In what sounds like the plot for an episode of the forward-looking dystopian show Black Mirror, Microsoft is being sued by two of its Online Safety Team employees over claims that they developed post-traumatic stress disorder (PTSD) in their roles at the company.
In the lawsuit filed at the end of last year (PDF), Henry Soto and Greg Blauert, who worked at Microsoft’s facility in King County, Washington, claimed that they were tasked with reviewing toxic content – including images and videos of child sexual abuse, people dying, and murder – for years, so they could take it down, and flag it with law enforcement and child protection agencies .
The suit alleges that Microsoft was negligent in its handling of the mental health of the employees on this team – even though the company extended programs and benefits to ensure the welfare of people in its the Digital Crimes Unit, which had similar duties.
The case raises questions not just about the mental health and well-being of people in these taxing roles, but also about the ways in which content platforms deal with such content, in terms of policies that are enforced and technology that is developed and implemented to tackle it.
Moderating media that may not suitable for all audiences is important for social networks and other platforms that host user-submitted content, so they can promise their users a safe and positive environment – and policies that outline what’s okay to share are a good start.
However, merely sticking a list of rules at the door doesn’t ensure that your users will follow them. That’s why technology that can automatically detect and flag such content is necessary. It’s already here: In recent years, giants like Facebook, Google Twitter and even Microsoft have worked to develop automated cloud-based solutions to spot images of child sexual abuse distributed through their services.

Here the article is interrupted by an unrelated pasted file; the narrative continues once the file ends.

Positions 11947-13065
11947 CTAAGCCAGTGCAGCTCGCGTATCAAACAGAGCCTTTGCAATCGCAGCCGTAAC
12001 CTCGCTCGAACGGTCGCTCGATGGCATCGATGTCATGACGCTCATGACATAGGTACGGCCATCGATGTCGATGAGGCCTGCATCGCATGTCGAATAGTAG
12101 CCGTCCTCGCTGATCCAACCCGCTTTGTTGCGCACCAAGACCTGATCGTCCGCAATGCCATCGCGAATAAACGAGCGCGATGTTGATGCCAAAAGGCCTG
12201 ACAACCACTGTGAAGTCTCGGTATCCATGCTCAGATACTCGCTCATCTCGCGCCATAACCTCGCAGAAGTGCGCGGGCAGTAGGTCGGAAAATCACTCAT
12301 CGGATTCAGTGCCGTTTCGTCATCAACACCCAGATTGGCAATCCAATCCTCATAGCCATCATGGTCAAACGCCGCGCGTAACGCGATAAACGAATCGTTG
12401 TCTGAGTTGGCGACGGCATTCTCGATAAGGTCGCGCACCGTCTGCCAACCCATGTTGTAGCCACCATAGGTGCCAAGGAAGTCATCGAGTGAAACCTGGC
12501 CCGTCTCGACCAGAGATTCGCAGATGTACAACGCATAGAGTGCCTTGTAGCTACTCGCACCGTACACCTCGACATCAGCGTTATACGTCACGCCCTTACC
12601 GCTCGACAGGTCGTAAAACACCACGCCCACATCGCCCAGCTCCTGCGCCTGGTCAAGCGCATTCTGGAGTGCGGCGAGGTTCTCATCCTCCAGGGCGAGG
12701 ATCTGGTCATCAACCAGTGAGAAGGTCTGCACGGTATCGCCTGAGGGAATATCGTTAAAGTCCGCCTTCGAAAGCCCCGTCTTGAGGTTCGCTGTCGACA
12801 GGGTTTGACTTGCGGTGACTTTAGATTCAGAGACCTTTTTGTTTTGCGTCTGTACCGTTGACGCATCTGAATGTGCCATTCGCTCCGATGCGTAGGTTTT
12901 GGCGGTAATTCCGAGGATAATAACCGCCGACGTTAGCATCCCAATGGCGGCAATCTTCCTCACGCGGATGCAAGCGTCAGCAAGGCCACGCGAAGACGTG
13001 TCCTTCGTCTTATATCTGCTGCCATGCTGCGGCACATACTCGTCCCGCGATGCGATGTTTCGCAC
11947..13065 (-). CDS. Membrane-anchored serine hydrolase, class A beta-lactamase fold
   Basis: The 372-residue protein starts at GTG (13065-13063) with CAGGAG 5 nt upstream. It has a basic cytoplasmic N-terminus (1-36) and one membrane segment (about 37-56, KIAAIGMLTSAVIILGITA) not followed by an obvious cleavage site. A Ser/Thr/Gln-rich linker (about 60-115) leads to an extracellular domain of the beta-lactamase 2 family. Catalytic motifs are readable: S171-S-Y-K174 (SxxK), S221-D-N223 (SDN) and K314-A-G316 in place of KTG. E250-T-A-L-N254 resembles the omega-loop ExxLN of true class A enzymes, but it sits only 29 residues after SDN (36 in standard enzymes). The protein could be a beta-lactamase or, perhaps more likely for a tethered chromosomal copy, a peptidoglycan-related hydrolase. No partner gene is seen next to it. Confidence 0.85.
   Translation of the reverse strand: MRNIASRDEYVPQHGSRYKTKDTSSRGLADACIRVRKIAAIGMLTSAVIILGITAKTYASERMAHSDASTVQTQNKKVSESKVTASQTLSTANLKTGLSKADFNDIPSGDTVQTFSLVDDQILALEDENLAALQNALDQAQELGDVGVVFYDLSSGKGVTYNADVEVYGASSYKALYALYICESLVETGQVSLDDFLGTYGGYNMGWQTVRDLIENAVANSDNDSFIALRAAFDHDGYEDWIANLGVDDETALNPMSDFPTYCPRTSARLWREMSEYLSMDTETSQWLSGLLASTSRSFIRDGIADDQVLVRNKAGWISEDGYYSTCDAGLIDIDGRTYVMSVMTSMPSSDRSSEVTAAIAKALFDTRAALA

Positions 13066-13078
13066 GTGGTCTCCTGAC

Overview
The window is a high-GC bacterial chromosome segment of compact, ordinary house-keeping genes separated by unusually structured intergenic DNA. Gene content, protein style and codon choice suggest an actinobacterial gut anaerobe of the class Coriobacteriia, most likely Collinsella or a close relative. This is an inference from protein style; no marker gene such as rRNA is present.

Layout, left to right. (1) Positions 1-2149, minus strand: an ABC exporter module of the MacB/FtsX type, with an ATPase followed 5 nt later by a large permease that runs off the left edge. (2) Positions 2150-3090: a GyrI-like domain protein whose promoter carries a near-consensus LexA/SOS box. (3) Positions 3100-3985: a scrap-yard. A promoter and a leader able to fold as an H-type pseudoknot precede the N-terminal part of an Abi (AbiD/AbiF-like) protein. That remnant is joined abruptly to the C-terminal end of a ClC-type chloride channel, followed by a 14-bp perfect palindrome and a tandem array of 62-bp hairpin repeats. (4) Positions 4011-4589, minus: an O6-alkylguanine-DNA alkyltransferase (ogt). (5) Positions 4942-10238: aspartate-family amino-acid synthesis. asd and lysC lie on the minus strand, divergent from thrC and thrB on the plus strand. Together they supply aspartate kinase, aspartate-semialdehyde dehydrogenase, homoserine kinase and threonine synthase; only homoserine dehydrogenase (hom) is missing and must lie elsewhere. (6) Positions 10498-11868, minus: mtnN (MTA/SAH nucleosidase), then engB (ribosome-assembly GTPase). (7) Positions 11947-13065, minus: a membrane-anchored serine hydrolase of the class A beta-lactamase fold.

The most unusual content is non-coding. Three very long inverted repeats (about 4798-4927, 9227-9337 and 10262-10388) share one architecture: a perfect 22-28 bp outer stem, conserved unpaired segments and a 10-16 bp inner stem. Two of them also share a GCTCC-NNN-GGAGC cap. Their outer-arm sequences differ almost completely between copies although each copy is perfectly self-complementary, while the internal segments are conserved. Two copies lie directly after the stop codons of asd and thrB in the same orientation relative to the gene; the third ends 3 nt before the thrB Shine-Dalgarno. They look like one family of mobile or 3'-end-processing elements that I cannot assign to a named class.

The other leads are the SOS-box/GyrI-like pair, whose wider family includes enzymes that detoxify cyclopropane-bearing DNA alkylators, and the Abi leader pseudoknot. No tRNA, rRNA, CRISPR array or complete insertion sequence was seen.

Unfortunately, it also requires human oversight, and that’s where people like Soto and Blauert come in. And they’re certainly not alone: As this excellent 2014 piece from Wired describes, there are scores of young college graduates in the US who take up content moderation jobs straight out of school, and hundreds of thousands more like them in developing countries where these tasks are outsourced to massive teams.
Even with access to therapy and counseling, the story notes, the arduous work of closely examining hundreds of pieces of content depicting the most depraved acts you can think of will certainly take a toll on your psyche.
Hopefully this case will bring to light the dark world in which people like Soto and Blauert have to survive, just to ensure our news feeds aren’t polluted by things most of us don’t have the stomach for. It’s also worth noting that in some countries where this work is outsourced, discussing mental health can be difficult – and the same goes for taking legal action against a global corporation.
Ultimately, it’s up to companies to fully understand what they’re asking of these employees, and to empathize with their situations – so as to improve the conditions in which they provide this valuable service and come up with innovative technology that can minimize our reliance on human involvement for content moderation.
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